“Thieves,” Officer Summers said, “are generally lazy.”
I wrote this down in my notepad. It was my first day on the job, and I wanted to make a good impression.
“Take that car over there, for example” he said, pointing to a late-model black Audi in the rear of the Pacific Place parking garage. We sat in an unmarked car about ten spaces away. “How much would you guess it cost?”
“Maybe fifty thousand?” I said.
“Try seventy,” he said. “And that’s just the sticker price. Look at it.”
I looked at it.
“Options,” he continued. “Sports package. Rims. Inlays on the dash. And did you happen to see the owner?”
“That blonde lady in the pencil skirt,” I said, showing off my observational skills a bit. Shoppers had been streaming by all afternoon. “She’s been carrying bags down to the trunk for the past two hours.”
“That’s right. Barneys. Kate Spade. Coach. Probably two grand worth of stuff in there. Quite the mother lode.”
“Well, that’s why we’re down here watching it,” I said.
“Wrong. We’re watching that car over there. That’s the one somebody’s going to try to hit.”
He pointed to a dented gray Honda a few spaces away. Patches of rust bubbled the paint job near the door jambs. A decal in the rear window assured us the owner was both thirty, and flirty.
“That one?” I said. “Why that one?”
“Because the bags in the Audi are in the trunk, out of sight. The Honda has a couple of tote bags visible in the back seat. It’s penny-ante stuff, but it’s the easy target. And thieves?” he prompted.
“Are lazy,” I said.
“You got it. Any guesses as to what’s in the tote bags?”
“Somebody’s gym laundry, most likely,” he said.
And as he said it, a guy walked down the ramp from the 6th Avenue entrance. White guy, baggy jeans, and long hair under a grease-stained Mariners hat. Sunken cheeks. Real skinny.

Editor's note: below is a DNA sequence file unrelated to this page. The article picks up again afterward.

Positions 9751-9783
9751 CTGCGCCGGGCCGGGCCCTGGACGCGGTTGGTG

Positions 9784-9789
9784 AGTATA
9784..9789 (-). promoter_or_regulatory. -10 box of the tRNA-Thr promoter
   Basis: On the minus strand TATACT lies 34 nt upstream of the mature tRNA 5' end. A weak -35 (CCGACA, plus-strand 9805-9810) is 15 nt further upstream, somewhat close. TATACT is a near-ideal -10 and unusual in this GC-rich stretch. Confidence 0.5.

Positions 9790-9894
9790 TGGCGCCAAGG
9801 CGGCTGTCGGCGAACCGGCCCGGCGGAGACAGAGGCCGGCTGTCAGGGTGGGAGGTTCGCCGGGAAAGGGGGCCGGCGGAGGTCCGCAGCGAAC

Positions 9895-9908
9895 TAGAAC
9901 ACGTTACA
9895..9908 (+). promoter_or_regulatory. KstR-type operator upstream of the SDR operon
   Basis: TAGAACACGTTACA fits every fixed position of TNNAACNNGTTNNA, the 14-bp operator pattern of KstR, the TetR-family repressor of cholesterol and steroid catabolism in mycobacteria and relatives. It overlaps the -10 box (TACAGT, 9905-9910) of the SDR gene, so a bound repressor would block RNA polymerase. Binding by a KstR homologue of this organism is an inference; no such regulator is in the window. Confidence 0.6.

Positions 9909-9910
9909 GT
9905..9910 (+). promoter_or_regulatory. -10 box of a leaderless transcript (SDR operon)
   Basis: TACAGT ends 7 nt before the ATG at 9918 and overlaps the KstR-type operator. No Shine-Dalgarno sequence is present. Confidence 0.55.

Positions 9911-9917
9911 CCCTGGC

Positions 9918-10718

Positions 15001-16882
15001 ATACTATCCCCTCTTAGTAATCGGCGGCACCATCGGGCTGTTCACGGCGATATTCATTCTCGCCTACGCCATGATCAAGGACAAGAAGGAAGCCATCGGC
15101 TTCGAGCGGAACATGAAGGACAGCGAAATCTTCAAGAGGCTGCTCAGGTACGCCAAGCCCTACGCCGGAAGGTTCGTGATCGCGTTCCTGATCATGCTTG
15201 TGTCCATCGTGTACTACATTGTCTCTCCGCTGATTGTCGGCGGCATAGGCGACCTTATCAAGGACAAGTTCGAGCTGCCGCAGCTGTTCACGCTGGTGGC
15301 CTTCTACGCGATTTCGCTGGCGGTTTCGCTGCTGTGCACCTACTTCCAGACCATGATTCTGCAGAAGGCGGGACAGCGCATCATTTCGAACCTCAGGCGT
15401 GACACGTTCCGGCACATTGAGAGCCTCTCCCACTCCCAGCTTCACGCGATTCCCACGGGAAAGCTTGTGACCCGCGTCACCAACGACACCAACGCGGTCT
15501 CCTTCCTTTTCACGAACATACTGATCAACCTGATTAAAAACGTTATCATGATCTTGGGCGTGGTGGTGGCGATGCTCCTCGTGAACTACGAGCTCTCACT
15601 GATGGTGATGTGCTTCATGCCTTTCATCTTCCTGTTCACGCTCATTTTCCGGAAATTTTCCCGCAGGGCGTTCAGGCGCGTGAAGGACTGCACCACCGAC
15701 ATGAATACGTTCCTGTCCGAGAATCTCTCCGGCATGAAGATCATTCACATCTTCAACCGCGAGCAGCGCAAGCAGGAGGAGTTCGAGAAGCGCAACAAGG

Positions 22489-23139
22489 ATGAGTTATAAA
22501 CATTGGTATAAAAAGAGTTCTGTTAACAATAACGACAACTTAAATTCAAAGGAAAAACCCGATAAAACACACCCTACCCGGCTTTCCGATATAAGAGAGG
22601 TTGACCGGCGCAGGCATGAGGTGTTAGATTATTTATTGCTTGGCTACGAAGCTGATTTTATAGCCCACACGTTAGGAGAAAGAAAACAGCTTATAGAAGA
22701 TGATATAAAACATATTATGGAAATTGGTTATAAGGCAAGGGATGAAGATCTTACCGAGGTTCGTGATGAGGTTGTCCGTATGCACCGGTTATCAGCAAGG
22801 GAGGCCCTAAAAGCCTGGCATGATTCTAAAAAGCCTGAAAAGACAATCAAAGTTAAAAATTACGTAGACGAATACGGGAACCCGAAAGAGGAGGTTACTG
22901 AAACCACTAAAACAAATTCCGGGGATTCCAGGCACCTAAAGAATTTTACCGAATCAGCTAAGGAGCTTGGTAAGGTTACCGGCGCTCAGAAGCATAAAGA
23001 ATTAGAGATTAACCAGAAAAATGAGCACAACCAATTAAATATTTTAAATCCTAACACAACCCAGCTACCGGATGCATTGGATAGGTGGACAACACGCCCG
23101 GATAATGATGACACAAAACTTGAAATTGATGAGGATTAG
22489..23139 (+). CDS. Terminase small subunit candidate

He walked along the line of cars for a few seconds, did a double take at the Honda, and let a crowbar slide down from his sleeve, moving quick.
He’d already done the smash and grab and was heading to the exit with the bags by the time we got there and cuffed him.
I read the guy his rights and searched him. He had needles on him, but no junk. The streets were running dry, and people were getting desperate.
Summers looked in the tote bags. He jabbed his pen into one and dredged up a neon pink sports bra, still damp with sweat. Just like he’d said.
I was impressed, and I told him so.
“You’ll learn,” he said.
It was quitting time back at the station after we got through processing and logged the crowbar into evidence.
Summers turned the key to the evidence locker and we walked to the rear exit together.
“Another day, another dollar,” I said.
“Minus taxes,” said Summers.
A half-frozen slushy rain had started falling. We put on our jackets. I still wasn’t used to the uniform. The shirt was tight around the collar because they didn’t have my size, and the jacket was a little short in the sleeves.
The pants were a size too big, but that’s because I had requested them that way. The loose fabric did a decent job of concealing the ziplocks of pure heroin powder I’d pocketed in the evidence locker.
We walked out to the parking lot together.
“Be sure to look over those notes you took,” he said, getting into his car.
I assured him I would, but of course I wouldn’t. He started his car and pulled away. I gave a little wave with the notebook.
I was tired.
It had taken me two tries to pass the written exam. Then six long months in the police academy. Not to mention the year I spent studying every frame of that damn sleight of hand DVD.
I was tired, but I wasn’t going to sleep. I had to stay up all night cutting the junk and bagging it. Then I had to meet my buyer and catch my flight, all before eight the next morning.
Thieves are lazy?
Maybe the ones he catches are.